The Strength in a Silent Workout
By Dana Nellen
I was a guest on a football Internet radio show a while back. This show was dedicated to featuring elite athletes, hoping to garner professional contracts. Each week two football players shared their stories and the hosts highlighted the strengths of their past performances.
Just before it was my turn to talk about training for peak performance, I was listening to one of these fellows tell his story. His performance at a recent combine had raised eyebrows all around because his results in the 40-yard dash, bench press, and other drills were above the other athletes at this combine.
For those who may not know, scouting combines are showcases where college football players perform physical and mental tests in front of NFL as well as other coaches, general managers, and scouts. These events allow personnel directors to evaluate upcoming prospects in a standardized setting.
The show hosts were much impressed with this young man’s stats. From my point of view, having immersed myself in yoga for over three and a half decades, one thing stood out strongly: This elite athlete worked out in silence. It was crystal clear to me that his stellar results at the combine were in great part due to his training in silence.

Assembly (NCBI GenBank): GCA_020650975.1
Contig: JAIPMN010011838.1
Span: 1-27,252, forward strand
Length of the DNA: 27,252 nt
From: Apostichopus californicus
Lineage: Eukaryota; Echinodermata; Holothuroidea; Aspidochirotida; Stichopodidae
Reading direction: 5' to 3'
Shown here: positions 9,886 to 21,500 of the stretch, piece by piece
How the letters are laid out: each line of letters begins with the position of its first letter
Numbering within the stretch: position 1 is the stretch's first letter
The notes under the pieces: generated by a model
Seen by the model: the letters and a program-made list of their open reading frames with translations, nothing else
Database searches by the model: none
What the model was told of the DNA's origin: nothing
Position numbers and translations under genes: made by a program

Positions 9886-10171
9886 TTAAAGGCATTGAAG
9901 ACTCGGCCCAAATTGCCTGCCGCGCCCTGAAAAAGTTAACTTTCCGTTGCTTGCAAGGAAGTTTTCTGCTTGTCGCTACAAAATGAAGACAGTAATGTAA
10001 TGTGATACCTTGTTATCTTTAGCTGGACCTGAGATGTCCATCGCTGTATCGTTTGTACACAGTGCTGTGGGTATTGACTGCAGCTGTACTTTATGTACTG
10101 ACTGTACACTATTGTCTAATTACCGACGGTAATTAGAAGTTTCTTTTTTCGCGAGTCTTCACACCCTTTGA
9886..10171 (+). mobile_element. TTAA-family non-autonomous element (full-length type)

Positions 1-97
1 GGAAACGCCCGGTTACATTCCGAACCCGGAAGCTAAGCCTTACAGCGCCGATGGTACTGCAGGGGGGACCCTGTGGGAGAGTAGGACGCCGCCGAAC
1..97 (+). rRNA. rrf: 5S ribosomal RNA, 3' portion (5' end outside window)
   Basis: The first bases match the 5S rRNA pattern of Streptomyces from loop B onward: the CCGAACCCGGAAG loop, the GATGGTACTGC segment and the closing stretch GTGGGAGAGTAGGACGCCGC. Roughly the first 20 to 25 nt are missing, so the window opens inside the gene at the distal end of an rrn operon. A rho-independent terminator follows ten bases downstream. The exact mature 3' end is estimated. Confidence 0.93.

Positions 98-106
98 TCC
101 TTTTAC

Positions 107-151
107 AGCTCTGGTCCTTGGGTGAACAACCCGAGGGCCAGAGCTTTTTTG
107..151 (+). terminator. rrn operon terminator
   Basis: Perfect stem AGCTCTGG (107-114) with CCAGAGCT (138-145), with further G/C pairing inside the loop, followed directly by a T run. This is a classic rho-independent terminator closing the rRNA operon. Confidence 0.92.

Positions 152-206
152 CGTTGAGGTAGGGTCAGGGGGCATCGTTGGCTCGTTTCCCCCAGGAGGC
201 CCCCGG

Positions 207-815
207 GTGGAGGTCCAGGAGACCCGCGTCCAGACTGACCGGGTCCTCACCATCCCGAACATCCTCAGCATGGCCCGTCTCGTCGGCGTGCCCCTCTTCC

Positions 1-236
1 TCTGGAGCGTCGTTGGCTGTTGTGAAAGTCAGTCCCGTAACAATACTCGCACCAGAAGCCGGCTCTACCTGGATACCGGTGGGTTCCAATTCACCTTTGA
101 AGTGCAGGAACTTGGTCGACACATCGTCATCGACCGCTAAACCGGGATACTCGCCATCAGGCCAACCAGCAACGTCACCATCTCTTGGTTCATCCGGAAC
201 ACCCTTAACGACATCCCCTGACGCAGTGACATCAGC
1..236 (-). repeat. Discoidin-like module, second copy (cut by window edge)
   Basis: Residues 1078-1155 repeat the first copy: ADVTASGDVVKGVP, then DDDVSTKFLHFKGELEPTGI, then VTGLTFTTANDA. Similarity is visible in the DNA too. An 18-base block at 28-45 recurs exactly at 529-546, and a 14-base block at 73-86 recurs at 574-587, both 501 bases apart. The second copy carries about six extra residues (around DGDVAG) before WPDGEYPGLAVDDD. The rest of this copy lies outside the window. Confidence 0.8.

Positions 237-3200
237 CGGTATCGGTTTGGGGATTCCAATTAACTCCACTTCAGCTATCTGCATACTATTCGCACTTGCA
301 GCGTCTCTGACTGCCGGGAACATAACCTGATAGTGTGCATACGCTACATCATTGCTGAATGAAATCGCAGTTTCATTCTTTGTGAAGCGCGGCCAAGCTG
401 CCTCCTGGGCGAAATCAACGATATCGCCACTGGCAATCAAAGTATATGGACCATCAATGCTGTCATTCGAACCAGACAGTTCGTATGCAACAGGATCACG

Think about it. When you work out while watching TV and texting and conversing with the person next to you, how much do you really get out of your workout?
Loud music and TVs can’t be avoided in most gyms and training facilities. Every corner has a TV playing or an intercom that blasts out the radio and music. Their purpose is to distract your mind to get you through your drills without too much discomfort.
My point is, if you are not paying attention to your body and the mechanics of what you are doing or to the space around you and the equipment you are working with, you are not going to see and feel what happens. You miss out on what your body is telling you, whether your alignment is off, as well as the small voice of wisdom inside that is giving you support and warnings about what you are about to do. You are not paying attention to your surroundings and equipment to make sure you are working with them properly. Perhaps that is the reason college football player Stafon Johnson dropped weights on his neck.
We are living in a society replete with attention deficit. Yet being present is a doorway to getting where you want to go! Being present is perhaps the most important gift you can give yourself when you train. When I work with an athlete or champion in any profession for that matter, we always start with techniques to be present, to introspect, and to develop concentration. Working IN™ is the door to a great workout. When you shift your focus to the present, you open the door to greatly enhance the value of your training. When you start paying attention, you will move steadily toward success. This is something I learned from the science of yoga.